- Three-quarters of companies report being exposed to brand safety issues in the past year, with 10% citing "regular exposure," according to a press release by artificial intelligence company GumGum and Custom, Digiday's creative content agency. At the same time, 70% said they take brand safety seriously, yet just 26% have taken some kind of action and 15% haven't adjusted their strategy at all.
- Among those who had experienced a brand safety issue, 47% experienced social media blowback and 25% said they'd received negative press as a result, though only 13% lost revenue from it. Nearly half of brands and agencies, 44%, said they struggle with brand-unsafe imagery, and 32% said the issues stem from videos.
- LinkedIn was rated the most brand-safe platform, and Facebook was rated least safe, per the study. YouTube was ranked a little safer than publisher sites, even though it's been linked to several high-profile brand safety breaches in the past year.
Most publishers believe direct relationships are the best way to ensure a brand's ads are placed in the right environments, the GumGum-Custom research found. Site blacklisting, ads.txt and keyword detection are other ways publishers are trying to ensure brand safety. "With brand safety now reaching epidemic levels, we need a comprehensive understanding of how these issues occur in the first place and impact the brand ecosystem," GumGum president and COO Phil Schraeder said in the press release.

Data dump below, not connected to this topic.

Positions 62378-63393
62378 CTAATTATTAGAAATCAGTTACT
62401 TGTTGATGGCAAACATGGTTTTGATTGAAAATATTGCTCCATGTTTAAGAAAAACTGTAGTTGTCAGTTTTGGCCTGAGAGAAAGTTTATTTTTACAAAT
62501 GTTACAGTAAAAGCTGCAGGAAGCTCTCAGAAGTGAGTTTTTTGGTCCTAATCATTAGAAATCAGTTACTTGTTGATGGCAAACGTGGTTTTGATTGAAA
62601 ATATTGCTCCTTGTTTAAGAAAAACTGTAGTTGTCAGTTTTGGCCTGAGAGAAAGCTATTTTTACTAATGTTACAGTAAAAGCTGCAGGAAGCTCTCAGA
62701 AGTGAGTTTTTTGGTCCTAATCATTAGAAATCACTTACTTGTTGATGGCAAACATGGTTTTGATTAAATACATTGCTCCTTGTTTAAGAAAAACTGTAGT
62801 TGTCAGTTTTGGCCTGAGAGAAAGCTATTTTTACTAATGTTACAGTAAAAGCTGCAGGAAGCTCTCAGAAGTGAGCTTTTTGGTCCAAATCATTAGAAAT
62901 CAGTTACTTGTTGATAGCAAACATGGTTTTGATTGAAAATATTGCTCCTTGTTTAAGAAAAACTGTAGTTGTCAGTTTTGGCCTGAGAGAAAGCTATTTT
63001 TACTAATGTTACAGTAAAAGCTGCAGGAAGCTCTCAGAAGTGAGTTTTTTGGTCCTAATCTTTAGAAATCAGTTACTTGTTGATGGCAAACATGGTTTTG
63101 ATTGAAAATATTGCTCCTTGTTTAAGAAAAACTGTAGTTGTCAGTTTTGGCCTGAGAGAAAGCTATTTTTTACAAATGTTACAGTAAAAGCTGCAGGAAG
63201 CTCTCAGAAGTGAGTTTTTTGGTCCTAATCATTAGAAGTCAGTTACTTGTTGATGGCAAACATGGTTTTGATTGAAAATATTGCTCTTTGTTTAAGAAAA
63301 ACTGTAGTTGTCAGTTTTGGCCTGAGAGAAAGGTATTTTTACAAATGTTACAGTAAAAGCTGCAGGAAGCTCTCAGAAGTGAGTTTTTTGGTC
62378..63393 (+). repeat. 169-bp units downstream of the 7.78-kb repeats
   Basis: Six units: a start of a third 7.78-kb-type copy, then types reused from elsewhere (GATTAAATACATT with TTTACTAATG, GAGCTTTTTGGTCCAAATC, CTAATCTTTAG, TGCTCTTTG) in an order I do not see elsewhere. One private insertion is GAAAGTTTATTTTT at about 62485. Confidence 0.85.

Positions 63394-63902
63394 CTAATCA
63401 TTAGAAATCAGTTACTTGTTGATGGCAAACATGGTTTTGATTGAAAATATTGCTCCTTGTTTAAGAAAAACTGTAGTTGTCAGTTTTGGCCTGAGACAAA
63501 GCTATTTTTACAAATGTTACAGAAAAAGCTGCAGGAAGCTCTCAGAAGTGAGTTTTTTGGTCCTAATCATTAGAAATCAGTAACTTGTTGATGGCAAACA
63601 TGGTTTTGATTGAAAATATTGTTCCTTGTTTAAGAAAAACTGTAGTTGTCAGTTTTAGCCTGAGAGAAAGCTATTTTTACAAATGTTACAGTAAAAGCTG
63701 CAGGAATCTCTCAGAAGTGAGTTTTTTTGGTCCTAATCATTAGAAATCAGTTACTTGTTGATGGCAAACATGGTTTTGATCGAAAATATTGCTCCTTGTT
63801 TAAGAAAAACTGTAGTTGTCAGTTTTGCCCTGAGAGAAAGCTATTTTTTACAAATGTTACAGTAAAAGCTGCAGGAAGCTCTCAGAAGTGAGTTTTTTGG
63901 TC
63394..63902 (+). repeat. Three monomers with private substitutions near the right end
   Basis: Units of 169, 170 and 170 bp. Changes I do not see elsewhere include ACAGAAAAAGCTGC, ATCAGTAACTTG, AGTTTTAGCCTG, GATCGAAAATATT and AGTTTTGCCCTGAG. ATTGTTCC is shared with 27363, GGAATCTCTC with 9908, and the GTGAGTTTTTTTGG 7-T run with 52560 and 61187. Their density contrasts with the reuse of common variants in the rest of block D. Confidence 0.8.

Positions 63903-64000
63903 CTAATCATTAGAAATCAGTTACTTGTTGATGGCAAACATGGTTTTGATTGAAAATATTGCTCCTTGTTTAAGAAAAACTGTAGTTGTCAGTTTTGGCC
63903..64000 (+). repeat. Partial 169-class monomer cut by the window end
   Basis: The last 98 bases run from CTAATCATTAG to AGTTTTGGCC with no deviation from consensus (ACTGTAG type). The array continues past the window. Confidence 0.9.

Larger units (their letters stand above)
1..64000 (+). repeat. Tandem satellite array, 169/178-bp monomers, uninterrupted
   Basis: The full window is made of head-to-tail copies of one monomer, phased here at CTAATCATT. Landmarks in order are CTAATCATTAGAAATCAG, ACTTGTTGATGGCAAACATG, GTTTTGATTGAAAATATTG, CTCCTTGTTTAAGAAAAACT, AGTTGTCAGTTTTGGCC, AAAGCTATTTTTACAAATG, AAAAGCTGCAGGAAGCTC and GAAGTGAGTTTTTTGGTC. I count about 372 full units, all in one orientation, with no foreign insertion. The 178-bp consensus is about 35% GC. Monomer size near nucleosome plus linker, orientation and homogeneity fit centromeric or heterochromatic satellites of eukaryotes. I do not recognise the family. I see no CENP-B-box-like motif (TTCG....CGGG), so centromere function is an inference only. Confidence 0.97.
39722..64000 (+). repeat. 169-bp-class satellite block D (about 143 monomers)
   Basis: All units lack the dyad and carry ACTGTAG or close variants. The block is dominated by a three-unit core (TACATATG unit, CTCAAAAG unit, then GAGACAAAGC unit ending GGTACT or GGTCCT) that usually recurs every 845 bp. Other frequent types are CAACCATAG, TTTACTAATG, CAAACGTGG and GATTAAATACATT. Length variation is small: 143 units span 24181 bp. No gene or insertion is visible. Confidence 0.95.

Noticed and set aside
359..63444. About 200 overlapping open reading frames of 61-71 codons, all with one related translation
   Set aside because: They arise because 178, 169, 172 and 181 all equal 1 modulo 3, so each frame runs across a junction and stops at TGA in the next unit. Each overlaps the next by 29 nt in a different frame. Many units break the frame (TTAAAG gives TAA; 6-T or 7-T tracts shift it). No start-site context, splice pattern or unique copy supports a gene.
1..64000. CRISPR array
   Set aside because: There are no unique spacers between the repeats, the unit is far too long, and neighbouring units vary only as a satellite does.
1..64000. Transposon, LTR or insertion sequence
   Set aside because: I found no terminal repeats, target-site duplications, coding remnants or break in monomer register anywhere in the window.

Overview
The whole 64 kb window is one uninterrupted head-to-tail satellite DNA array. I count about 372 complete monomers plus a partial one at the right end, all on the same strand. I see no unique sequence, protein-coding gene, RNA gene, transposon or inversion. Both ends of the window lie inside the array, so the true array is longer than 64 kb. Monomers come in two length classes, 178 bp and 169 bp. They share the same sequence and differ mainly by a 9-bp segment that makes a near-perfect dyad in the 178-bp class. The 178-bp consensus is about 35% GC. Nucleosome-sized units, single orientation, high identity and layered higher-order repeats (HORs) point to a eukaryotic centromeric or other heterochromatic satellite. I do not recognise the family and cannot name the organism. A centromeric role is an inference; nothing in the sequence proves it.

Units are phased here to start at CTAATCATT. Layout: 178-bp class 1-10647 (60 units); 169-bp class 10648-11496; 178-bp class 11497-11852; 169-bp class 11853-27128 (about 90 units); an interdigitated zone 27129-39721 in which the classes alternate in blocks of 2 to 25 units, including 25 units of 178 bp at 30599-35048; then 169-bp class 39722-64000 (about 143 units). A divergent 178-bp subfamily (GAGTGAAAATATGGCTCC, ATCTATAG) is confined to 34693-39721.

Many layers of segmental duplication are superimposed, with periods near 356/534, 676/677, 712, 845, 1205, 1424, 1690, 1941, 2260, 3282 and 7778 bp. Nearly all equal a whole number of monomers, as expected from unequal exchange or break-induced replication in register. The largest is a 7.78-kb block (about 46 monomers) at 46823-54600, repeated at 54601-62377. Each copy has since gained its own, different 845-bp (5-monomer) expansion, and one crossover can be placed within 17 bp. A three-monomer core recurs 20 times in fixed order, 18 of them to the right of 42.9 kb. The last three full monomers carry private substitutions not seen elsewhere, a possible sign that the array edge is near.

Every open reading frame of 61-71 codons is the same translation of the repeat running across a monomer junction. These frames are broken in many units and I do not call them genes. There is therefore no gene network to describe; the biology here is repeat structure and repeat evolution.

Marketers are well aware of the problems brand safety poses in ad placement and brand reputation, but they also know digital is a key place to be to get in front of a large group of consumers. Despite concerns, digital marketing spend is expected to take over offline for the first time in 2018, according to an analysis by the Winterberry Group. To ensure brand safety, some marketers are shifting to strategies that incorporate more transparent content, including user-generated content, influencers and earned media, as well as working exclusively with premium publishers.
Google is attempting to put marketers' minds at ease with new vetting requirements for its YouTube Partner Program channels so that brands can continue to reach the video platform's billions of worldwide users. Channels now must have at least 1,000 subscribers, 4,000 hours of watch time and 10,000 total views to be eligible for ads. Channels will be manually reviewed by humans to prevent any risks of automated placements, and only verified videos that meet the new requirements can run ads.
Facebook's ranking as the most unsafe social media platform in the GumGum study isn't wildly surprising. After playing a major role in the spread of "fake news" over the past year or more, the platform's reputation for brand safety has been marred. Earlier this week, Facebook announced that part of its News Feed overhaul would involve prioritizing content from news sites that its community of users directly rates as trustworthy, relevant and informative in a move to shift consumers' and publishers' perception of the platform.